Full name and orig. publication: Amalophyllon Brandegee, Univ. Calif. Publ. Bot. 6(4): 63 (1914).

Etymology: From the Greek άμαλός, amalos = soft, tender and φυλλον, phyllon = leaf.

Synonyms: Phinaea p.p.

Infrafamilial position: Gesnerioid Gesneriaceae (Gesnerioideae) - Gloxinieae

Description: Terrestrial or saxicolous, subacaulescent to caulescent herbs with scaly rhizomes. Indumentum minutely puberulous, pilose, strigose or strigillose, sometimes glandular-pubescent. Stem erect or decumbent, usually unbranched. Leavesopposite, subequal to unequal, frequently congested at the top of the stem, subsessile to short- (rarely long-)petiolate; lamina elliptic, oblong, ovate, or lanceolate, apex acute to acuminate, leaf bases cuneate to decurrent, rarely rounded cordate, frequently unequal or oblique, with (4–)6–10(–17) pairs of side veins; margins crenate, dentate, serrate, biserrate, or lacerate; membranous (papery and fragile when dry), green, purplish, or brownish (sometimes with dark markings). Inflorescences axillary, epedunculate or rarely with a short peduncle, ebracteolate or with minute bracteoles, with (1–)4 flowers congested in the axil. Pedicels long, slender, frequently curving below leaves in fruit. Calyx 5-lobed, lobes elliptic to lanceolate. Corolla 5-lobed, erect in the calyx, rotate to subrotate with a very short tube, white or rarely tinged pink, lobes entire, often with a fringe of glandular trichomes. Stamens 4, inserted at the base of the corolla, staminode 1, filaments curved, anthers coherent or free, thecae oblongovoid to subglobose, divergent, dehiscing by a short slit or pore. Nectary absent. Ovary semi-inferior to almost superior, ovoid to subglobose; style slender, curved, longer than the stamen filaments; stigma capitate to stomatomorphic, rarely bilobed. Fruit a subglobose to ovoid dry bivalved loculicidal membranous capsule, lacking stiff hairs on the internal margins, opening slightly at dehiscence. Seeds numerous, minute, ca. 0.3–0.4 mm, fusiform to subglobose, spirally striate.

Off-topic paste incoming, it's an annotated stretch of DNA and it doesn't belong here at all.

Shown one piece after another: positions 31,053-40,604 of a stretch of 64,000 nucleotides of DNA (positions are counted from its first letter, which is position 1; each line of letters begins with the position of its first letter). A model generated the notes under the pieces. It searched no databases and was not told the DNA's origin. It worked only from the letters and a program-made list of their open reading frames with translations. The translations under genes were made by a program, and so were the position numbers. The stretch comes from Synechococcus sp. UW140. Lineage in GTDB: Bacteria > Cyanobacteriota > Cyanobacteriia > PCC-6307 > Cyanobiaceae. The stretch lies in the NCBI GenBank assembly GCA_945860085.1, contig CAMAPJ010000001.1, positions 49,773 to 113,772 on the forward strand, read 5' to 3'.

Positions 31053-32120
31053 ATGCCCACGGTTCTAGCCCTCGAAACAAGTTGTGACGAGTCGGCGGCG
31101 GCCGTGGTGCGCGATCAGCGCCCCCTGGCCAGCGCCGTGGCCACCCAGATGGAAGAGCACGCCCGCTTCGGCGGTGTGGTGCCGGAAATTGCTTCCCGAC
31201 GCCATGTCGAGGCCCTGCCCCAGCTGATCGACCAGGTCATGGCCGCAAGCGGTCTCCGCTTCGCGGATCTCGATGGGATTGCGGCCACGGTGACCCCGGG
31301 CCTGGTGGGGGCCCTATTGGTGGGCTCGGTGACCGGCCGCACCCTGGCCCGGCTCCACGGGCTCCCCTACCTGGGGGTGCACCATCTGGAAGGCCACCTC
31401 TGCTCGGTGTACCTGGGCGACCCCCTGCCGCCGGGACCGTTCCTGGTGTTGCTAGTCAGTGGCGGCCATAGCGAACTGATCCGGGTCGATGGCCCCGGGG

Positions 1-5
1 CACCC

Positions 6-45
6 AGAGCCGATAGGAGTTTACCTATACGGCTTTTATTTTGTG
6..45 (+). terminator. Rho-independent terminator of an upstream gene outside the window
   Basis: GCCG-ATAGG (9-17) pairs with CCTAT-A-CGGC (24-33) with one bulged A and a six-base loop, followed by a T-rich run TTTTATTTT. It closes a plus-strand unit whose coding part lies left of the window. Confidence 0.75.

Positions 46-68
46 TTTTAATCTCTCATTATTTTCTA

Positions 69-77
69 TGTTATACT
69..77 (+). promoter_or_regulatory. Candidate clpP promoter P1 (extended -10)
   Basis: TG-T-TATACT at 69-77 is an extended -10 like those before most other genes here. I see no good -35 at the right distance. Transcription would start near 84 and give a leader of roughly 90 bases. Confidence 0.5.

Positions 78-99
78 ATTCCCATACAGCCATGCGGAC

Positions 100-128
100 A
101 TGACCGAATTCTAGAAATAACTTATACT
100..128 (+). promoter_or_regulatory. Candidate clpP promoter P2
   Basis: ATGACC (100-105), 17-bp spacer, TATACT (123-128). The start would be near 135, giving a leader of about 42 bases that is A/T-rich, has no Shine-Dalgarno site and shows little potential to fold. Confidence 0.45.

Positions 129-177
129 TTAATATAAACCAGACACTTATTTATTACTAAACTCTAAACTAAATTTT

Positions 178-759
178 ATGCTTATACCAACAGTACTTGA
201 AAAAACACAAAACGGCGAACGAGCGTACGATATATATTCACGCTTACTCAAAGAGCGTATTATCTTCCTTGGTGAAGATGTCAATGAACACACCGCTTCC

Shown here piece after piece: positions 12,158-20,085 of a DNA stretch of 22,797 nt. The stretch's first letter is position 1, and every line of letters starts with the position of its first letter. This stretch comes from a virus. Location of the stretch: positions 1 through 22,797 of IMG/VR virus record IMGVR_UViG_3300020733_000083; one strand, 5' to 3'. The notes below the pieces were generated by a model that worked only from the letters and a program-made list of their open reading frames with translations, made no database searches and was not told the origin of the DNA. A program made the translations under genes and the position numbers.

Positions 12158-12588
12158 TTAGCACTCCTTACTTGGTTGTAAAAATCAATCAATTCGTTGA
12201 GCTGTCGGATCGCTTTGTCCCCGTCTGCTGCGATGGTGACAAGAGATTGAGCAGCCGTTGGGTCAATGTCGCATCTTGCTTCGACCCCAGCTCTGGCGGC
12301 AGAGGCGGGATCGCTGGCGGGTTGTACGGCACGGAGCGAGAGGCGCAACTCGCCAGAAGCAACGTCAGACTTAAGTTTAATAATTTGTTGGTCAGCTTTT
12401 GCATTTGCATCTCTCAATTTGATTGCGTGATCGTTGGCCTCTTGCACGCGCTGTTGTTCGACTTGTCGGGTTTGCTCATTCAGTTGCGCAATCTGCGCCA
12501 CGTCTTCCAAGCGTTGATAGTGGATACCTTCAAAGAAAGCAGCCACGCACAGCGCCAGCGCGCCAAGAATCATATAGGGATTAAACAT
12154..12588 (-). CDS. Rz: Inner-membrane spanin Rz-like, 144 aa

Chromosome number: 2n = 26, 52

Species number: 13 (plus 1-2 undescribed)

Species names (incl. publication and synonyms): See Boggan, Skog & Roalson (2008) and Skog, L.E. & J.K. Boggan. 2005: World checklist of Gesneriaceae:

Type species: Amalophyllon rupestre Brandegee

Distribution: Central America (southern Mexico to Panama) and South America (Andes from the eastern range of Venezuela to central Peru)

Ecology: Growing in colonies on shaded wet rocks or cliffs in forests, frequently near streams, rivers or waterfalls, or at the mouths of caves.

Notes: The genus was originally described in Scrophulariaceae and only recently recognised to belong to Gesneriaceae. The majority of the species previously included in Phinaea belong to this genus. See Boggan, Skog & Roalson (2008). Amalophyllon and Phinaea are very similar in habit and floral characters. The most important morphological characters separating the two genera are characteristics of the fuits. Phinaea fruits are held erect above the foliage and are fleshy at dehiscence, with the valves splitting broadly (to 180 degrees) and the sticky seeds adhering to them. In contrast, the fruits of Amalophyllon are held on a slender curving pedicel, often below the leaves; the membranous capsules open only slightly, with the seeds falling freely from it (salt-shaker style). For the differences to Niphaea, a third genus very similar to Amalophyllum and Phinaea, see under that genus.

Selected references: Boggan, Skog & Roalson, Selbyana 29(2): 157–176 (2008).

Bibliography: See Skog, L.E. & J.K. Boggan. 2005. Bibliography of the Gesneriaceae. 2nd edition:


Illustration of Amalophyllon clarkii, Habit, rhizom, flowers and seed

Amalophyllon clarkii J.K.Boggan & L.E.Skog

Boggan, Skog & Roalson (2008), Fig. 1.

Amalophyllon divaricatum (Poepp.) J.K.Boggan & L.E.Skog

Cult. Smithsonian Institution, Ecuador, Wiehler/GRF collection (as Phinaea ecuadorana Wiehler), phot. J.K. Boggan

Amalophyllon macrophylloides J.K.Boggan & L.E.Skog

Boggan, Skog & Roalson (2008), Fig. 2.


last modified: 2010-09-22